Month: June 2010

Should support be provided for those with mortgage arrears?

Should support be provided for those with mortgage arrears?

Should support be provided for those with mortgage arrearsAfter a 2-week visit to Ireland last month, the IMF released a report yesterday commending the measures the Irish Government took to deal with its financial crisis. The report also endorsed plans to help struggling homeowners burdened with mortgage difficulties as a result of the financial crisis by putting in place “narrowly-targeted support measures for vulnerable homeowners”.

Most recent figures show that 1 in every 25 or some 32,000 residential mortgage holders in the state have not paid their mortgage for three months or more. Under the new recommendations (which are to be made next week) lenders will have to collaborate with hard pressed mortgage holders and offer them one or a combination of the following;

Property Tax: Yes, No, Yes, No, Yes, No…Yes… No…?

Property Tax: Yes, No, Yes, No, Yes, No…Yes… No…?

Property Tax: Yes, No, Yes, No, Yes, No…Yes… No…?The suggestion of a possible introduction of a property tax has taken up more newspaper space again today. During yesterdays Dáil meeting Taoiseach Brian Cowen told the Government that he has still made no firm decisions on whether or not to introduce a property tax in the next budget. He commented that such a move / introduction would require “major structural changes in the taxation system”.

Along with many other TDs, leader of Fine Gael Enda Kenny took no prisoners yesterday and asked the Taoiseach for a “Yes” or “No” answer and said by not clarifying or confirming whether the tax would be introduced or not implied that the idea has not been ruled out. He said that the whole idea of the tax was grossly unfair and that “there is plenty of scope to reduce borrowing without the introduction of a property tax”.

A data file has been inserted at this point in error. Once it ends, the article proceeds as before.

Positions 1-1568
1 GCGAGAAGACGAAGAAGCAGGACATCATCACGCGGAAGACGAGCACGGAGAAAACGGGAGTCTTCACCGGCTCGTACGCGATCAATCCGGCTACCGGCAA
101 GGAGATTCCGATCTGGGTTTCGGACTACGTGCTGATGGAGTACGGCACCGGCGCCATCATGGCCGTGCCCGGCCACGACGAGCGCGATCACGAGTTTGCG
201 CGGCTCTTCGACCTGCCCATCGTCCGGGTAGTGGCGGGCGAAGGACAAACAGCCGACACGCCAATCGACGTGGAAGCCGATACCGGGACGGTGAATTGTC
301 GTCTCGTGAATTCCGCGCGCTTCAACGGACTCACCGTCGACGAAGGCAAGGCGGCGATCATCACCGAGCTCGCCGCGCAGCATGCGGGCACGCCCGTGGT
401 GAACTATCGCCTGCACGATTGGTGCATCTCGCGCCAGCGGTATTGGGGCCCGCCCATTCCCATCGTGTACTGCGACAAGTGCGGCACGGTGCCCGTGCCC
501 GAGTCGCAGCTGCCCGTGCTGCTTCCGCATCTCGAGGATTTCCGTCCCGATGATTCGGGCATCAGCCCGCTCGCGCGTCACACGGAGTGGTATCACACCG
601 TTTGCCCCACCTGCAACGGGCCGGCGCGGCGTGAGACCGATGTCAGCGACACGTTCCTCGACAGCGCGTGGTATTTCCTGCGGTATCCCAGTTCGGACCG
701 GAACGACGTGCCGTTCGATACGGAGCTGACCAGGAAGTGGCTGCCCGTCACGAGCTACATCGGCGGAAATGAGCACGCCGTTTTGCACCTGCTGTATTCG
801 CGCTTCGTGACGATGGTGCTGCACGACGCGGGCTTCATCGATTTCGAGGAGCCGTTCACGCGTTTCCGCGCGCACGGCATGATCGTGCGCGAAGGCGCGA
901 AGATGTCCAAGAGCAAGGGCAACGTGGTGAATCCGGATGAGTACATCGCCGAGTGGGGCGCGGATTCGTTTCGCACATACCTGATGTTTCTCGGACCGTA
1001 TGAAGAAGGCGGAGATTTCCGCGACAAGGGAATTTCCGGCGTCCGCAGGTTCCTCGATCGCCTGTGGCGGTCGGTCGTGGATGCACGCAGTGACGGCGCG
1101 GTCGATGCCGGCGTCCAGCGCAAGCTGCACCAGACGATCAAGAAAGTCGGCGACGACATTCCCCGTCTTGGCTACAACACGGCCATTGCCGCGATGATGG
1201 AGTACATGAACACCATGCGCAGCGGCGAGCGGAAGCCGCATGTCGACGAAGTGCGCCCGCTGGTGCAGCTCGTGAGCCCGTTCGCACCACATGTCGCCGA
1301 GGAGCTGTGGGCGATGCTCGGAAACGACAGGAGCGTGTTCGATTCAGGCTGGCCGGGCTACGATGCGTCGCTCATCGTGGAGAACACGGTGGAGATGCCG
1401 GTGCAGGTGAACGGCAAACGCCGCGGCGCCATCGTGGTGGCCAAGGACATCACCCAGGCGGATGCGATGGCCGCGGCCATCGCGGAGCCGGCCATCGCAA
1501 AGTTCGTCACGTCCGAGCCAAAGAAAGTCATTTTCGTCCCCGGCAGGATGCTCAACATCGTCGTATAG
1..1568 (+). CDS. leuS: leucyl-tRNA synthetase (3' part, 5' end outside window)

Tough new rules for mortgage lenders

Tough new rules for mortgage lenders

Tough new rules for mortgage lendersIt is hard to believe but true that Ireland is one of the few countries in Europe where there are no rules limiting the overall debts that a household can accumulate – BUT that’s all about to change. Yesterday the Financial Regulator unveiled a sweep a new measures to put manners on Ireland’s financial institutions as part of a major clampdown on bank lending.

Regulators will now be keeping a very close eye on all lending by banks to households and potential homeowners will now find it even more difficult to get their hands a mortgage as tough new rules will make remove the ease of getting one that was there during the boom times.

Negative equity loans to be made available

Negative equity loans to be made available

Negative equity loans to be made availableThe idea of the negative equity mortgage for homeowners has raised its head and many lenders are planning to latch onto the controversial idea namely; Irish Nationwide, Bank of Ireland, Permanent TSB along with one or two others.

Currently if you are in negative equity it means that you cannot up sticks and sell your house. But under this new deal it would allow you take the negative equity portion of your current mortgage on to a new one when you move house.

Pros?

  • Supposedly it could help boost the slumped property market and provide a “lifeline” to those trapped in a location where they no longer want to live.

Cons?

Quick fire property sales: Are they value for money?

Quick fire property sales: Are they value for money?

Quick fire property sales: Are they value for money?Receivership sales are becoming more common as the banks try to sell off the surplus of houses and apartment schemes left over by the Tiger.

Last week a quick fire sale of apartments in Carrickmines, one of the large Dublin developments, saw 89 units up for grabs with only 4 left unsold by Monday evening. The sale of these properties would have been eyed closely by other receivership companies planning to sell stock in the coming months.